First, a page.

The challenge with these regrets is that they are the result of tiny day-to-day decisions that accumulate over the extended timeline of your life. As Paul Graham says, "the mistakes that produce these regrets are all errors of omission [...] Errors of omission are a particularly dangerous type of mistake, because you make them by default." Paul's solution is simple: convert the 5 regrets into 5 commands that sit at the top of his to-do list. Don't ignore your dreams; don't work too much; say what you think; cultivate friendships; be happy.

I've taken this a step further and have built weekly and daily systems to guarantee that I'm doing things to prevent these regrets. Things like journaling about my biggest goals in life, scheduling in time for long walks and meditation, and hosting monthly dinner parties with my closest friends. I literally put these into my schedule at the beginning of the week and prioritize them over a lot of other seemingly important things on my to-do list.

Most of us never think about dying, let alone how we'll feel about our entire life in the last moments. Talking about death is uncomfortable, scary, and emotional. It's a lot easier to live as if we are immortal than to face the inevitable truth that someday this party will end.

I guess I won't really know if the steps I've taken have worked for another 60 to 70 years, but for now there's peace of mind knowing that I'm trying to fix things before it's too late.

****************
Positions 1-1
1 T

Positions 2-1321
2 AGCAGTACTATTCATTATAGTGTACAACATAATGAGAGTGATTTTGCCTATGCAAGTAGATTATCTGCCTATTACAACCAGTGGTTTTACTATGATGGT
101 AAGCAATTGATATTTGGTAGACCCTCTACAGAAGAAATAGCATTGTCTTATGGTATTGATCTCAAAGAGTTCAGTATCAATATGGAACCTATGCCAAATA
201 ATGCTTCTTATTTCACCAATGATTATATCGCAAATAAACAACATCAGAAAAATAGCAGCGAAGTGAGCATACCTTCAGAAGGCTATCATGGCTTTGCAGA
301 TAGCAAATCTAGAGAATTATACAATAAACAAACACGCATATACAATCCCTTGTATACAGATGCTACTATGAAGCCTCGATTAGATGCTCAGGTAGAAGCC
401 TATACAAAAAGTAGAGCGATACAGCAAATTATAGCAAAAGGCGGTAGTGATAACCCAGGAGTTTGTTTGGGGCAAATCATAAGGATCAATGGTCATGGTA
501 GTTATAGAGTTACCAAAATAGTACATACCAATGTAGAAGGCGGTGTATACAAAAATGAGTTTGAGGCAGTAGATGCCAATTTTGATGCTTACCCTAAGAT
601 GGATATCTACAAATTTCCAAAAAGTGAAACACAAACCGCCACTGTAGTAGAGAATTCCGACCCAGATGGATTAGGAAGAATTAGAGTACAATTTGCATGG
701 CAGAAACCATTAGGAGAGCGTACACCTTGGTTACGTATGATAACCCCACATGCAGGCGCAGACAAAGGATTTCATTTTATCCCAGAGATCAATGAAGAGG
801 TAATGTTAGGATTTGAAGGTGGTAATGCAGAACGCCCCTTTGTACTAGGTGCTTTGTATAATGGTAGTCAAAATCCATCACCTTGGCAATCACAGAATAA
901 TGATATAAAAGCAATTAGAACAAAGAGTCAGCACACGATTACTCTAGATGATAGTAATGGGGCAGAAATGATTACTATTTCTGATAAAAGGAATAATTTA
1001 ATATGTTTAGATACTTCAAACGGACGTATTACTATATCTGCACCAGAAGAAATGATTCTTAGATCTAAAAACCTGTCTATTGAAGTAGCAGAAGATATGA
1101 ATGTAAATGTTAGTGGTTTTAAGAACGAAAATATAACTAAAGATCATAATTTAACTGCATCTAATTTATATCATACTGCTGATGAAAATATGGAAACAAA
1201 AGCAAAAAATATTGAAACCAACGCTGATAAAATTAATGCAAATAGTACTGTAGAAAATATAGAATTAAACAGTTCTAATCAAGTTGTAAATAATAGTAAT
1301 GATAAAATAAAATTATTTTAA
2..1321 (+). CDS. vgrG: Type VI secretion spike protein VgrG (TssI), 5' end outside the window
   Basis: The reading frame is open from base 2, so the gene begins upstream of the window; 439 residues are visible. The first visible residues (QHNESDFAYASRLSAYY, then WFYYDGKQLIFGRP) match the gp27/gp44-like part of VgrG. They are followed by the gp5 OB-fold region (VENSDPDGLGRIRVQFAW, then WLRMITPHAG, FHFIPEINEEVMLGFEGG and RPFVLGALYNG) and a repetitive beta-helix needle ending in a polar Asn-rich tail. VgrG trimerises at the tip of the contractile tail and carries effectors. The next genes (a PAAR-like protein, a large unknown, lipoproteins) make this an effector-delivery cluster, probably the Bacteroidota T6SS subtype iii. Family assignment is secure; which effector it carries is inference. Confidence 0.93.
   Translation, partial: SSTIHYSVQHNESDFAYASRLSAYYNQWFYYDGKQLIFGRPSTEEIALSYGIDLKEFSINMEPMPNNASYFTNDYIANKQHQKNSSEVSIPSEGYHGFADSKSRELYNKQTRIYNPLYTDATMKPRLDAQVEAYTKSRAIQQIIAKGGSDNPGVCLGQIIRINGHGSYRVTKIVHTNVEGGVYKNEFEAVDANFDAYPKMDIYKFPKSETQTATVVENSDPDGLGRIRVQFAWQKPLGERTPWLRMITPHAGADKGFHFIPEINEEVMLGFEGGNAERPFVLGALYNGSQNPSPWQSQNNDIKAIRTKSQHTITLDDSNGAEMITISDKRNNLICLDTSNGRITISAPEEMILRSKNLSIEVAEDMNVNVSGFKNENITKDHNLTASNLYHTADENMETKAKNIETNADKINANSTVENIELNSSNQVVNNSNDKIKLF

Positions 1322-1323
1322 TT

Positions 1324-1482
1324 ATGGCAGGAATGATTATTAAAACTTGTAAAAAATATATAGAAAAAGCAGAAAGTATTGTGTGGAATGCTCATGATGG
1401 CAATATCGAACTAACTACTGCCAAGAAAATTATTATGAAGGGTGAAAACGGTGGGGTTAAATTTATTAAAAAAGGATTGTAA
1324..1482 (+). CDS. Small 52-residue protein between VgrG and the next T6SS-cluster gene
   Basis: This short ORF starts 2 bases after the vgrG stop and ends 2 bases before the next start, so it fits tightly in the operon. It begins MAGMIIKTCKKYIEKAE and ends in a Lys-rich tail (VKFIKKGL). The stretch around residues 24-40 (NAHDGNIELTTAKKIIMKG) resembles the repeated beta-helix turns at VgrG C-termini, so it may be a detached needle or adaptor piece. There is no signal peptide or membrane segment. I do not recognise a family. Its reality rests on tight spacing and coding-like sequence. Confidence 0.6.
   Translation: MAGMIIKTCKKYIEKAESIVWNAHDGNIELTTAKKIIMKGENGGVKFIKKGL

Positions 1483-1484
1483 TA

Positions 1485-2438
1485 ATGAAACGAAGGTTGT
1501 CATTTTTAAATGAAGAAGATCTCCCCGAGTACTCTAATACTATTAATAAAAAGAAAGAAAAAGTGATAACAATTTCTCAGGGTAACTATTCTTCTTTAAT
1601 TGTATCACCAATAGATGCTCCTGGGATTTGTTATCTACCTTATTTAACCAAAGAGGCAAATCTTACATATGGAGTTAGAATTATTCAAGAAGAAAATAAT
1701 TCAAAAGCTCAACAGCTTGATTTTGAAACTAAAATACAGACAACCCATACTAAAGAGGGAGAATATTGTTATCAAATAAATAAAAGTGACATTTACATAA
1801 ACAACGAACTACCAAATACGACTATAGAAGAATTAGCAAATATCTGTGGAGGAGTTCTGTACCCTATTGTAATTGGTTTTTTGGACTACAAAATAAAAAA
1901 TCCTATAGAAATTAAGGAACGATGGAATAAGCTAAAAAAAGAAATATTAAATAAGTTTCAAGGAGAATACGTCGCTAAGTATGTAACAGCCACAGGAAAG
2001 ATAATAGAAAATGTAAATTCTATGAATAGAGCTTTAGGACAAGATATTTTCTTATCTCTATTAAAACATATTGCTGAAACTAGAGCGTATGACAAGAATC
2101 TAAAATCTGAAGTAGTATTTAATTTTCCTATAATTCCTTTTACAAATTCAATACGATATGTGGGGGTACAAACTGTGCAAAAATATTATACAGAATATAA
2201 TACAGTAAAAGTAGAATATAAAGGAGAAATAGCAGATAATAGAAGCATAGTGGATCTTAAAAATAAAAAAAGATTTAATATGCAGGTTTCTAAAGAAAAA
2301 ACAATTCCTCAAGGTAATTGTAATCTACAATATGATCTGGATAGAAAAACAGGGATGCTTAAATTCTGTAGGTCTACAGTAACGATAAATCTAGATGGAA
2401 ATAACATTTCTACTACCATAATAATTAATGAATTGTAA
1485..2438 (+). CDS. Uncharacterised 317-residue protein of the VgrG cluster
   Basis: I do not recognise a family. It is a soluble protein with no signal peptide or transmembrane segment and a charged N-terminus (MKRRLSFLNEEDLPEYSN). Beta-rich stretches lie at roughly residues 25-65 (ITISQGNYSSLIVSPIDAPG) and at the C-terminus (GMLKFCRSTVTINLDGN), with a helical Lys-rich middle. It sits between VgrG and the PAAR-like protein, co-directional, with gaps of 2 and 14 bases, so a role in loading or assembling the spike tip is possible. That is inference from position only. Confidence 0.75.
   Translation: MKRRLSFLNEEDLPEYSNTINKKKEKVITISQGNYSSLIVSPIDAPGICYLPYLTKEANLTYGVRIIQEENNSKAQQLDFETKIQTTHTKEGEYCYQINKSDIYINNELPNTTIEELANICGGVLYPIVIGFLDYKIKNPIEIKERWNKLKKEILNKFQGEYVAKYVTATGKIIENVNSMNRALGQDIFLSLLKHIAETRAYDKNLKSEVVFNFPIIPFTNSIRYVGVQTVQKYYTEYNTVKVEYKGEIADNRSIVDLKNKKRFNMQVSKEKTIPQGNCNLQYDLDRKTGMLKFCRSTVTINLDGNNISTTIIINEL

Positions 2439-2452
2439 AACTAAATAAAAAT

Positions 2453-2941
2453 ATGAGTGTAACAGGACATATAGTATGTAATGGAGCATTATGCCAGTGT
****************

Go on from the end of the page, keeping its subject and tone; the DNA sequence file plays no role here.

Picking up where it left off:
Alistair Clark is a former management consultant that runs worklifefitness.co. He's on a mission to help busy professionals (consultants, bankers, entrepreneurs, etc.) take control of their demanding careers and hectic lifestyles so that they can succeed at work, create a meaningful life, and maximize their health & fitness. Get started with a free eBook: Get in Shape and Save 11 Hours a Week.

Comments (34)

May 6, 2015

Like the read and I'll give that article a browse.

Something strikes me as off. You quit your job because you felt it facilitated those regrets. How did you then come up with the idea of help others in busy jobs with their work-life balance and why didn't you apply those concepts to yourself? You can't obviously tell bankers and consultants to quit their job to avoid regrets but you could have applied your own principles for a fruitful career in the long run?

May 6, 2015

Good question / comment. There were a couple of contributing factors to why I quit in addition to the regrets that might help explain. 1) I realized I didn't actually want to be in consulting / corporate-world long term and had only been staying in it because of momentum; 2) I decided that helping real people would have a bigger impact and be more rewarding than consulting for corporations.